Support helps woman with aggressive brain cancer
By Mark Wineka
ROCKWELL — Nancy Beaver was maybe in the best shape of her life.
By walking, weight-training, taking Zumba classes at the Y and watching her diet, Beaver had shed more than 20 pounds to win a “Biggest Losers” competition at Thorlo.
She looked maybe 40 years old, hardly the 51 she was.
But that was early in the summer.
“You never know one day to the next what will happen,” Beaver says.
The last five months have challenged Beaver like no other period in her life. And that’s just it, she’s fighting for every day now.
Beaver has endured surgery, chemotherapy and radiation. She has lost her hair. She’s taking blood thinners for clotting. The steroids she has been given to keep up her strength have the side effect of puffing her up, making her gain weight no matter how little she eats.
Her left hand is still not working properly.
Brain cancer does these things.
You may not readily recognize Nancy Beaver today from the outside, but inside she’s the same, maybe stronger.
“She always has put everybody else first in her life,” says Tony, her husband of 15 years.
Over lunch June 30, Nancy traveled home from her job at Thorlo to check on her dog, Shasta. She realized something wasn’t right when she bent down to open the dog-gate door.
One side of her body wasn’t working, and she was slurring her words.
Was she having a stroke? Was it Bell’s palsy?
She tried to call her mother-in-law, Carol, who lives next door. But Carol couldn’t understand what Nancy was saying over the telephone. She quickly went over to Nancy’s place and decided they should head for the hospital.
Carol thought Nancy was having a heat stroke.
An MRI later determined Nancy Beaver had masses on the right side of her brain. By July 11, surgeons at Wake Forest Baptist Medical Center removed some of the tumor — the part not rooted in — and a biopsy confirmed she had Grade 4 glioblastoma (GBM), one of the fastest growing brain cancers.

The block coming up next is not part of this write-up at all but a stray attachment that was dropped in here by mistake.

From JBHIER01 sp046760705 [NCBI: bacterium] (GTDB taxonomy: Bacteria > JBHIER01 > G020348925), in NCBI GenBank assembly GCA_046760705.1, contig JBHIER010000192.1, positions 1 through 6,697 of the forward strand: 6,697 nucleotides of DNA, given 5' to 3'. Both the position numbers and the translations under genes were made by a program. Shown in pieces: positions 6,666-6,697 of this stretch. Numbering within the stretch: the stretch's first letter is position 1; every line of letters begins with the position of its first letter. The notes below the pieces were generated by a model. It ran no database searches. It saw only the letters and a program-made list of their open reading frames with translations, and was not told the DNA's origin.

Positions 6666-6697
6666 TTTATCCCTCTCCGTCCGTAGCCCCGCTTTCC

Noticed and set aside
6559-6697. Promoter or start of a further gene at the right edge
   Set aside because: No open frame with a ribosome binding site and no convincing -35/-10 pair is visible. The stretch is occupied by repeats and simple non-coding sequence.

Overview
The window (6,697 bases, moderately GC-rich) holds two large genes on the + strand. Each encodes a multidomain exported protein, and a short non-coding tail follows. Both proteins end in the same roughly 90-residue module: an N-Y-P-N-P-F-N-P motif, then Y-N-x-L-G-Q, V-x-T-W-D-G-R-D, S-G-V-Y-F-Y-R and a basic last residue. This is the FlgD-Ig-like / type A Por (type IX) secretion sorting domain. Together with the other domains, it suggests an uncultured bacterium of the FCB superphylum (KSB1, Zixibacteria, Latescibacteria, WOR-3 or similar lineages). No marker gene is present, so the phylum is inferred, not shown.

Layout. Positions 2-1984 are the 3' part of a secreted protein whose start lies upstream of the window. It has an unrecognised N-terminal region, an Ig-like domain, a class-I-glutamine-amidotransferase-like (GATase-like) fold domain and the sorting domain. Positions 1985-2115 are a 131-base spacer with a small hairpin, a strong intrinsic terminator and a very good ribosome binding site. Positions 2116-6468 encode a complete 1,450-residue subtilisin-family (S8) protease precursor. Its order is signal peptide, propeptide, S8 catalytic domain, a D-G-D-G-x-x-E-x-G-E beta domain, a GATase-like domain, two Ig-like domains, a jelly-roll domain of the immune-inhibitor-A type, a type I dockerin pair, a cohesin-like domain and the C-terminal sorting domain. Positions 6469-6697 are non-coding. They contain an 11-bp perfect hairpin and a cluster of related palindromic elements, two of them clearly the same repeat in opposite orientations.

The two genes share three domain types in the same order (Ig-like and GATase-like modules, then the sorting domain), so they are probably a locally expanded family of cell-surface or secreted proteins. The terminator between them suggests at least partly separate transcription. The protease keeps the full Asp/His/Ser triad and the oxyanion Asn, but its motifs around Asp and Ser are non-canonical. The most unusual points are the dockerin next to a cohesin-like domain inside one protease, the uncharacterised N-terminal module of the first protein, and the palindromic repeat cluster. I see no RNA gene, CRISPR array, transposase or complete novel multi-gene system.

It wanted to spread through her brain like a star and would kill her without immediate treatment.
Because she possessed a certain gene, Nancy qualified for Cilengitide, a chemotherapy still in the clinical trial stage. It so happened Wake Forest Baptist Medical Center is one of only a handful of hospitals in the United States where the treatment is available.
The treatment would aim at halting the cancer’s growth, but it meant 43 straight days of traveling to the Winston-Salem hospital for a regimen that included Cilengitide two times a week, Ondansetron and Temodar every day and radiation five times a week.
The Cilengitide tries to keep tumors from making new blood vessels and attempts to keep the cancer cells from spreading.
Ondansetron is used to prevent nausea and vomiting for people taking chemotherapy and radiation. Temodar is a cancer-fighting chemotherapy used in conjunction with Cilengitide.
On the days Nancy faced having all four treatments, she and Tony would leave their house in eastern Rowan County about 7:30 a.m. and not return home until late afternoon.
Every day, the journey back and forth was 100 miles. Because he was laid off, Tony had the time to drive her to Winston-Salem daily.
Beaver received her first dose of Cilengitide Aug. 1, and the continuous trips to Winston-Salem began a week later, lasting until Sept. 19.
Since then, she has continued to receive Cilengitide two days a week and will have to continue on that pace with the drug the rest of her life.
The good news is that her latest MRI Dec. 5 showed her tumor to be about nickel size — the same as it was after the July 11 operation.
Help for Nancy has come from all corners of her life — Tony, daughters Dixie and Misty, stepdaughter Kristin, mother-in-law Carol, her five grandsons and coworkers at Thorlo.
Some of her friends at Thorlo have held bake sales and donated vacation days to help Nancy until she qualifies for disability.
Forever Dreams Photography in Salisbury plans a special fundraiser Saturday. (See the accompanying box.)
Tony’s unemployment will run out early next year, and he hopes he can return to Carolina Building Solutions, if the economy picks up.
The brain surgery in July cost $34,000, of which Nancy’s insurance paid everything but $2,400. They face other expenses for medicine, and the constant driving to Winston-Salem has cost money.
Tony Beaver says Nancy’s cancer has opened their eyes to how neighbors, friends, coworkers and family also deal with the disease.
“It changes your life, it really does,” Tony says.
Dixie Harrison Jones says her mother’s strong will and faith in God has allowed her to fight the cancer and push on.
The next scan is scheduled in seven weeks.
Contact Mark Wineka at 704-797-4263, or email@example.com.
Photos with Santa
Forever Dreams Photograpy will be host Saturday for picture sessions with Santa Claus as a way to raise money for Nancy Beaver, who is fighting brain cancer.
When: 10 a.m.-1 p.m. Dec. 17
Where: 1121 Old Concord Road, Salisbury, Suite 16.
Proceeds: Will help the Beavers cover Nancy’s medical expenses.
Donations: If you can’t attend but would like to make a donation, contact Summer Pethel at 704-202-6625, or email firstname.lastname@example.org.
Raffle: Raffle tickets also are being sold for $5. One of the prizes is a 16-inch bicycle. Other prizes also will be give away through the raffle. You do not need to be present to win.
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